Haskell Weekly News: November 08, 2006

Submitted by dons on Tue, 11/07/2006 - 10:41pm.

Welcome to issue 48 of HWN, a weekly newsletter covering developments in the Haskell community.


  • SmallCheck 0.2. Colin Runciman announced that SmallCheck 0.2, a lightweight testing library for Haskell, is out, and can be obtained. Since version 0.1: there's now a choice of interactive or non-interactive test-drivers using iterative deepening; more pre-defined test-data generators, including revised Int, Integer, Float, Double, Nat and Natural and additional examples. SmallCheck is similar to QuickCheck but instead of testing for a sample of randomly generated values, SmallCheck tests properties for all the finitely many values up to some depth, progressively increasing the depth used.

  • Hoogle Command Line 3 Beta. Neil Mitchell released Hoogle Command Line version 3 Beta, an alternative to the Hoogle website. Hoogle lets you search for Haskell functions by name and by type signature.

  • The Monad.Reader. Wouter Swierstra issued a call for submissions for articles for the next issue of The Monad.Reader. There are a large number of conferences and journals that accept research papers related to Haskell; unfortunately, the platform for non-academic publications is far less developed. This is where The Monad.Reader fits in. So if you are tossing around some ideas, write it up, and submit! Deadline for submissions is January 19th, 2007.

  • Haskell Communities and Activities Report. Andres Loeh reminded us that the deadline for the November 2006 edition of the Haskell Communities and Activities Report is now! -- there may still be just enough time to make sure that the report contains a section on *your* project, on the interesting stuff that you've been doing; using or affecting Haskell in some way. For more info see the call for contributions.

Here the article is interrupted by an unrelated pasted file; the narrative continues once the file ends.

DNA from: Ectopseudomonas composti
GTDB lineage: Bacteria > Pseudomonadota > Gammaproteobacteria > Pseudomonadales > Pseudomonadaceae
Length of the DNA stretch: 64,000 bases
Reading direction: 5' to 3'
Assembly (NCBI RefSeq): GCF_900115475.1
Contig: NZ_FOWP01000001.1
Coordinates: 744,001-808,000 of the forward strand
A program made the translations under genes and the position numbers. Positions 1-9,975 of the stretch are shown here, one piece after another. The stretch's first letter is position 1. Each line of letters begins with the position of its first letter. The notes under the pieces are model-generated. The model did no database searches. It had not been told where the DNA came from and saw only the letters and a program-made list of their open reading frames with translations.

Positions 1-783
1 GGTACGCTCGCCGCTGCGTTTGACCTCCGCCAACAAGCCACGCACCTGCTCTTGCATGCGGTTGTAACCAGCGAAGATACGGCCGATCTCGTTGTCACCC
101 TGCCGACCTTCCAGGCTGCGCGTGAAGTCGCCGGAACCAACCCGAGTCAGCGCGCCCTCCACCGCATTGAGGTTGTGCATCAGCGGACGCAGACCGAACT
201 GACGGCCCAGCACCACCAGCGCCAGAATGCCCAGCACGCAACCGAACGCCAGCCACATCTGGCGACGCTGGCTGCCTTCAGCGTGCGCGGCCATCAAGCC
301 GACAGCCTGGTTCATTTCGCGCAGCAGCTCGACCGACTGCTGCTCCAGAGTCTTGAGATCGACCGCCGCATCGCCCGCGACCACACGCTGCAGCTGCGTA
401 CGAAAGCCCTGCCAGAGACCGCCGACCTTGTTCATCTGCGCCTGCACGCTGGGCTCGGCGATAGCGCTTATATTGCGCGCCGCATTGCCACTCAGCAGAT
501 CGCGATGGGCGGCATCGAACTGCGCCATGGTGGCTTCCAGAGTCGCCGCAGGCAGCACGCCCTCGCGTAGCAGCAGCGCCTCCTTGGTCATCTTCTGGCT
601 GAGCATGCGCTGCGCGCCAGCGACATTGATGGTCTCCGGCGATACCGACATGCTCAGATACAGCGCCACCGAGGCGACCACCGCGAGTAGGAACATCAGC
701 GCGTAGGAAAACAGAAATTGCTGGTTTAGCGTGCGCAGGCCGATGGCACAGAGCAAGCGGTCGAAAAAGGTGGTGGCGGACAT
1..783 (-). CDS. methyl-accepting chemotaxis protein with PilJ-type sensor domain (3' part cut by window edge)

• HsMan. Frederik Eaton announced hsman, a tool that indexes Haddock-generated HTML files, and allows users to search for functions and also GHC manual topics.

  • HaL, Haskell meeting in Leipzig. Johannes Waldmann announced that a local Haskell meeting is to take place on December 5th in Leipzig, Germany. The meeting will be hosted by IBA Consulting. It will be quite informal, with some very short talks (most probably in German). Interessenten sind herzlich eingeladen. Details and (free) registration.


This section covers the Haskell' standardisation process.


This week's proposals and extensions to the standard libraries.


  • The OI comonad. Sven Biedermann invoked a discussion about the OI comonad, and provided an example of a simple OI-comonad for stdin/stdout only, that preserves referential integrity.

  • The Bits between the Lambdas. Nuno Pinto asked about Binary IO in Hakell. Several solutions were suggested.

  • Translating Haskell to VHDL. Alfonso Acosta pondered how to write a translator from Haskell to VHDL.

  • New maintainers for wxHaskell. Jeremy O'Donoghue announced that a new team of maintainers in place for wxHaskell, so we're hoping that will see a significant increase in wxHaskell activtiy in the future. Great!

  • Permutation with k levels. Nuno Pinto wondered about generic permute algorithms in Haskell.